Cuban police carried out more than 150 detentions of dissidents Tuesday on International Human Rights Day and followed up Wednesday by carting off the founder of a group that was holding a rare human rights congress, according to activists in Havana.
Antonio Rodiles, founder of the group Estado de SATS, was taken away by police Wednesday around 11 a.m. as he watched a group of children write graffiti on the sidewalk in front of his home, activist Elizardo Sanchez Santa Cruz said.
Dissident blogger Regina Coyula, who was in Rodiles’ house participating in the First Congress for Human Rights, told reporters that Rodiles was detained when he intervened with police who were harassing his girlfriend for taking photos of the children.
Yohandry Fontana, a pro-government blogger widely believed to be a State Security official, tweeted Wednesday: “I confirm the detention of Antonio Rodiles for attacking and insulting children.”
Estado de SATS and two other independent groups sponsored the Congress, which started Tuesday on the anniversary of the U.N.’s Universal Declaration on Human Rights and was to end Wednesday night with a musical concert.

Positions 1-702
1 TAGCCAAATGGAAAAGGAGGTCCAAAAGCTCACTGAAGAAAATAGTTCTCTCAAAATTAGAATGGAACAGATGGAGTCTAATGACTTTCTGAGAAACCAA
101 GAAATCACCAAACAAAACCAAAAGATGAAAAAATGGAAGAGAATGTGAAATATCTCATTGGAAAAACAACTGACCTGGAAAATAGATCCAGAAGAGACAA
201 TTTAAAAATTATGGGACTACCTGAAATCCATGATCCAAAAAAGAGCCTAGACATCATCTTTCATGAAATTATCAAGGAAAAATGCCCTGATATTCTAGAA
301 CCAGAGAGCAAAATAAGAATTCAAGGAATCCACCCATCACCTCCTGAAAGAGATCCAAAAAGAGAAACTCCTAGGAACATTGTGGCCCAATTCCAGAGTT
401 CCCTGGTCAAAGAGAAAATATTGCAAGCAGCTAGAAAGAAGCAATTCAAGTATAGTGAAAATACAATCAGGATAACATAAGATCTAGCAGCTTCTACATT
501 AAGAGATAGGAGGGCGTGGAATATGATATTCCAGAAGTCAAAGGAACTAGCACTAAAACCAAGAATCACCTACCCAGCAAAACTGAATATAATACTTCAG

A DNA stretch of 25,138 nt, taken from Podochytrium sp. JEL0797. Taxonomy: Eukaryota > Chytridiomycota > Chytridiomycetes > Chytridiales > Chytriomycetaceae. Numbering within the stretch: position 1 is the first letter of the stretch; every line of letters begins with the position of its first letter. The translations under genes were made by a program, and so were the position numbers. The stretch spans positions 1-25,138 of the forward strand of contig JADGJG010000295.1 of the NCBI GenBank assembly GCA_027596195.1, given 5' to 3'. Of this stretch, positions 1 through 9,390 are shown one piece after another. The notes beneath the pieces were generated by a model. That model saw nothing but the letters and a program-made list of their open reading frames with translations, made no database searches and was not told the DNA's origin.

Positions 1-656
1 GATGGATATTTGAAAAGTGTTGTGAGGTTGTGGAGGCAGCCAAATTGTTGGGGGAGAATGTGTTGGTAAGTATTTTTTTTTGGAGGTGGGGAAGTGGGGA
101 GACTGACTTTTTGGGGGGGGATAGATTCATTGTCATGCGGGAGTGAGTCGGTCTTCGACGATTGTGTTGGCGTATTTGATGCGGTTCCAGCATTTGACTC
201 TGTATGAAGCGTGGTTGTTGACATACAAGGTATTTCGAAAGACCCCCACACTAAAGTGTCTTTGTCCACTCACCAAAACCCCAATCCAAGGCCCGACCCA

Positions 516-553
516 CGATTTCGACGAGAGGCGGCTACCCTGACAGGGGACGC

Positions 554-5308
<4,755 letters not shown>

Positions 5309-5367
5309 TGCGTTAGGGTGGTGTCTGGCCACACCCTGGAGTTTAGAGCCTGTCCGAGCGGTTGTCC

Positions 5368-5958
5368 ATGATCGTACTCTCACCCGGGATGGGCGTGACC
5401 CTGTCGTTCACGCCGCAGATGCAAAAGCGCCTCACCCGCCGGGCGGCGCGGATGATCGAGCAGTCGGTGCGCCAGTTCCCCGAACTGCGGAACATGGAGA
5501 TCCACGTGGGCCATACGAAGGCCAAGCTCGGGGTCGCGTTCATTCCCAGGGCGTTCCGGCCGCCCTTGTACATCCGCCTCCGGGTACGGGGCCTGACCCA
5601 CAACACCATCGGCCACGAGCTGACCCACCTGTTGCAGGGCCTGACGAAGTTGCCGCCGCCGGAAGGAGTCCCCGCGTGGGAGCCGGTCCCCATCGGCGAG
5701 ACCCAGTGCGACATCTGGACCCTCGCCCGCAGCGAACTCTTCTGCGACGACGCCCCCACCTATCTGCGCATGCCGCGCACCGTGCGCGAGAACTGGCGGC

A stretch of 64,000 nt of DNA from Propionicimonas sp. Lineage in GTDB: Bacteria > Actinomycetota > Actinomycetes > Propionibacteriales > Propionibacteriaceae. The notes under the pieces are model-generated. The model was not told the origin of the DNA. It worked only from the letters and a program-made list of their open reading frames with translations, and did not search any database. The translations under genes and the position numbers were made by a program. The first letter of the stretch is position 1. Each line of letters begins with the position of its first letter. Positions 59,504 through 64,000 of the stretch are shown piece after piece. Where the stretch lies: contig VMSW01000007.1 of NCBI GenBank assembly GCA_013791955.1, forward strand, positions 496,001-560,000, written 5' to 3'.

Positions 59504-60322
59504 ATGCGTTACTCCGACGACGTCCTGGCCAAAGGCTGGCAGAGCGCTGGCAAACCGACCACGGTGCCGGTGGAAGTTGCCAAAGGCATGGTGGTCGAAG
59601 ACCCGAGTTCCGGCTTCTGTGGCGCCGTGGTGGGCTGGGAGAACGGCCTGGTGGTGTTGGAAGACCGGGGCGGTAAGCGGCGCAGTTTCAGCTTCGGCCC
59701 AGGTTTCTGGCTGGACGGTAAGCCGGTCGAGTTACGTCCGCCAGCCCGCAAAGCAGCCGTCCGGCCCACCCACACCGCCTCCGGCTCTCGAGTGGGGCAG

Sanchez Santa Cruz, head of the illegal but tolerated Cuban Commission for Human Rights and National Reconciliation, said he had information on more than 150 detentions on Tuesday and was still receiving new reports as of Wednesday evening.
All but a handful had been released by Tuesday night after so-called “short-term arbitrary detentions for political motives,” usually designed to intimidate or harass dissidents and keep them from attending opposition gatherings.
“That’s not counting the harassment and other acts of vandalism because there was a lot of violence by the forces of repression along the entire country,” Sanchez Santa Cruz said by phone from Havana.
Reports of more detentions were still arriving at his Havana office Wednesday because government security forces shut down the cellular and home phones of several hundred activists for much of Tuesday, he said.
The dissident group Ladies in White said its members alone suffered about 130 detentions as they tried to stage street protests — not tolerated by the government — in downtown Havana and the eastern city of Santiago de Cuba, the country’s second largest city.
Others were detained as they tried to reach Rodiles’ home to participate in the two days of panel discussions, video programs and art shows, according to dissidents. Also detained were several members of the Cuban Patriotic Union, an opposition group most active in the eastern part of the island.
UNPACU founder Jose Daniel Ferrer said more than 130 UNPACU and Ladies in White members were detained Tuesday in eastern Cuba alone amid a string of protest meetings, marches and distributions of anti-government leaflets and posters.
Several dissidents were injured when government-organized mobs and State Security agents threw rocks at them, Ferrer said. Mob members and police also made off with cameras, cell phones and cash taken from many of the opposition activists.